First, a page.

Anthony Palmer is an impassioned guitarist who was born and raised on the West Side of Chicago when the blues was red-hot. He was inspired hearing the fierce, soulful music that sparked his imagination and talent as it poured from the taverns, echoing into the streets. Joining the Jimmy Burns Band in 2003, Palmer brings his prodigious guitar chops, versatility and skill to complement Jimmy’s unique blend of blues, soul and R&B.
Palmer began playing when he was 14. Guitarist Johnny Dollar gave him his first break at the legendary Majestic Tavern on the West Side. In 1970 he formed an R&B band called Communication that played throughout the city and the Midwest. Communication stayed together for 10 years. They spent a year and a half backing Bobby Rush, recording a session with him for the famed Philadelphia International Records.
Palmer began playing the north side in the early ‘80s. His first gig was with harp wizard Sugar Blue. Shortly thereafter, he joined the band Nightflight, led by singer Gloria Hardiman. In 1985 Nightflight re-formed as Professor’s Blues Review. A highly sought after group, they played the 1986 Chicago Blues Festival. Otis Rush chose the band to tour with him in Europe, and would request them as his opening act when he played Chicago’s Kingston Mines. During that European tour, Palmer was part of an all-star jam at the Montreux Jazz Festival that included Rush, Eric Clapton, Robert Cray, and the late Luther Allison. A DVD/CD set of that historic concert was released in May 2006.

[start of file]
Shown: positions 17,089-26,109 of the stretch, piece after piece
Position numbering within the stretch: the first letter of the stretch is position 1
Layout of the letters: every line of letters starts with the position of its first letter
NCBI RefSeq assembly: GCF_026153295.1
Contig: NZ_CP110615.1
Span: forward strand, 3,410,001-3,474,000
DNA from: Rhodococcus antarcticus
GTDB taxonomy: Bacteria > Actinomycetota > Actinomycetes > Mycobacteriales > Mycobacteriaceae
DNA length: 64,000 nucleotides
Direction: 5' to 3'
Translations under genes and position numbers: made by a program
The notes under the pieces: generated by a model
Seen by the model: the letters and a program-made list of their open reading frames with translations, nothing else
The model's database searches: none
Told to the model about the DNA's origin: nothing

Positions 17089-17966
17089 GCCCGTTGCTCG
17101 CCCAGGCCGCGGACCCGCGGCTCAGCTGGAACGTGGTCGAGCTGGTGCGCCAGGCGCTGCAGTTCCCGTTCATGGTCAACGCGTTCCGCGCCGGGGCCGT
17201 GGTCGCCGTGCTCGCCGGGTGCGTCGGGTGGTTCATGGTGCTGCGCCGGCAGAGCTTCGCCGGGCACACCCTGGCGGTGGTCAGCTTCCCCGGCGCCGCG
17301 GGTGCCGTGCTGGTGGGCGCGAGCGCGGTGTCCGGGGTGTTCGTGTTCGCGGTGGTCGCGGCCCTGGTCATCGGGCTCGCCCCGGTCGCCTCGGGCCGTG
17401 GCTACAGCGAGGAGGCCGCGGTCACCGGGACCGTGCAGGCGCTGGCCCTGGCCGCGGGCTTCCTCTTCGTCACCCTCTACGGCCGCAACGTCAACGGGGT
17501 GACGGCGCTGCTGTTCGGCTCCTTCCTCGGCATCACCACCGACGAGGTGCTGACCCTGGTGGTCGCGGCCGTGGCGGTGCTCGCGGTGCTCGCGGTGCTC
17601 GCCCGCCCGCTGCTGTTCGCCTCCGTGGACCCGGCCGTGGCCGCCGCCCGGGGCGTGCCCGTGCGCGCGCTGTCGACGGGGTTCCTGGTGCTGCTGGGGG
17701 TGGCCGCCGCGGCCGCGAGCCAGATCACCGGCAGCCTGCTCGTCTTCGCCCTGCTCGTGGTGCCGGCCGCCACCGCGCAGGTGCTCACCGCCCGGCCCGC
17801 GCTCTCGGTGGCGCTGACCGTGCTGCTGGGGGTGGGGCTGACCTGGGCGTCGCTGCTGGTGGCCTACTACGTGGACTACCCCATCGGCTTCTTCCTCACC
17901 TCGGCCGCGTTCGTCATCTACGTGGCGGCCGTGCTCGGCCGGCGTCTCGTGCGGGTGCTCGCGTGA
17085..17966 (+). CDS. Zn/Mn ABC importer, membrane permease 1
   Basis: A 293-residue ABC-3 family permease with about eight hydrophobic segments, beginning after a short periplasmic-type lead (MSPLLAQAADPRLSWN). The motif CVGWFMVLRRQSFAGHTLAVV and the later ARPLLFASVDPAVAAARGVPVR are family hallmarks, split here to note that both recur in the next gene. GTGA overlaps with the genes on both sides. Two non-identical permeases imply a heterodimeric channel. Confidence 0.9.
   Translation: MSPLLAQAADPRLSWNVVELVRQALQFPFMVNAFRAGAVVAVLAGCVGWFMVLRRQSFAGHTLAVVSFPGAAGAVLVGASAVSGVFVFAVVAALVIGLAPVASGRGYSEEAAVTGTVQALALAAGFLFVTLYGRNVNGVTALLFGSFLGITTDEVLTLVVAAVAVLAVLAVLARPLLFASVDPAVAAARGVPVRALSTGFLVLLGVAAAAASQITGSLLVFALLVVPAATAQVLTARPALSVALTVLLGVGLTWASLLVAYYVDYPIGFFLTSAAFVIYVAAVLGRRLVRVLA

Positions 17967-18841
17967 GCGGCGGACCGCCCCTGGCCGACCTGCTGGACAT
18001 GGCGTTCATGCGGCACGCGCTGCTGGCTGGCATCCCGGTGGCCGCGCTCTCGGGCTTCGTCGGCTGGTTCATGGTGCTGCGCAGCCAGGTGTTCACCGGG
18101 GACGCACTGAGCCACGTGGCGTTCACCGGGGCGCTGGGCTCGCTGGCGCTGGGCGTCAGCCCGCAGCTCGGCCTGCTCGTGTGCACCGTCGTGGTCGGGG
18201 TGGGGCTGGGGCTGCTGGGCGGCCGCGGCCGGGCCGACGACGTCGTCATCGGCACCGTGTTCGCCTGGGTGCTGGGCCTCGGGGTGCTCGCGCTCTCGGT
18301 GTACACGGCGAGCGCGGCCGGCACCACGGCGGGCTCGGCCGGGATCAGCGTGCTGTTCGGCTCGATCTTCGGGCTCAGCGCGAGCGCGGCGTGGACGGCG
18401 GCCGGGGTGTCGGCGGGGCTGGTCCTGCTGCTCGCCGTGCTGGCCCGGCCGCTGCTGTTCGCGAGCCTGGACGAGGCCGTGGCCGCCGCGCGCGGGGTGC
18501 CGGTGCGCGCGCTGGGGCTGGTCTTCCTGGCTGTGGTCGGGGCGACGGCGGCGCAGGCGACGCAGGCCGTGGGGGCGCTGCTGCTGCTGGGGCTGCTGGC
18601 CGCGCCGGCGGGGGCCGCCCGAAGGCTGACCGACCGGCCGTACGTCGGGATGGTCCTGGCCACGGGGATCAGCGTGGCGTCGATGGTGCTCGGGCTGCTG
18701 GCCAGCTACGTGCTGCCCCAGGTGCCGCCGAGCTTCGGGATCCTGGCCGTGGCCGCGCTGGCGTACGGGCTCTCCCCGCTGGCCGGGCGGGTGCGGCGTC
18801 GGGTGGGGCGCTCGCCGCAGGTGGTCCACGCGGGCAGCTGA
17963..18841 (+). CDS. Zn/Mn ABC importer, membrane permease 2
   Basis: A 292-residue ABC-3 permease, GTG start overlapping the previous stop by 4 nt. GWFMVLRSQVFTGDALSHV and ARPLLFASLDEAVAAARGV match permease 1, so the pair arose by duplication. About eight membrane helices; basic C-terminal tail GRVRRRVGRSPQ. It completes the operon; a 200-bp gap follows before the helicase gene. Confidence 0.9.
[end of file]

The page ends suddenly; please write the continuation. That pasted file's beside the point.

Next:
Palmer was a featured performer at the 1988 Chicago Blues Festival as part of the Youngbloods Guitar Set. He won rave reviews for his solo spot on the Crossroads Stage. In a festival that featured the world’s top blues guitarists such as B.B. King, Buddy Guy, Albert King, and Sons Seals, the Chicago Tribune wrote of Palmer’s performance, ‘his solos were some of the most distinctive and soulful to be heard the entire weekend.”
Palmer joined the Joanna Connor Band in 1990. He stayed for 12 years, recording eight albums, and traveling extensively throughout the world. In 1997 he made a solo appearance at the Gibson Guitars Crossroad stage leading a four-piece band, and playing an unplugged set at the Juke Joint stage. In 2001, he was the guitar player of choice for a recording by Chicago blues and soul vocalist Johnny Drummer, for which he received widespread critical acclaim. Palmer recently ventured into acting, appearing with Katherine Davis, and band mate E.G. McDaniel in Davis' musical The History of Chicago Blues From 1890 to 1945, in 2005 and her autobiographical “bluesical," I Dream In Blues in 2006 at Chicago’s Vittum Theatre.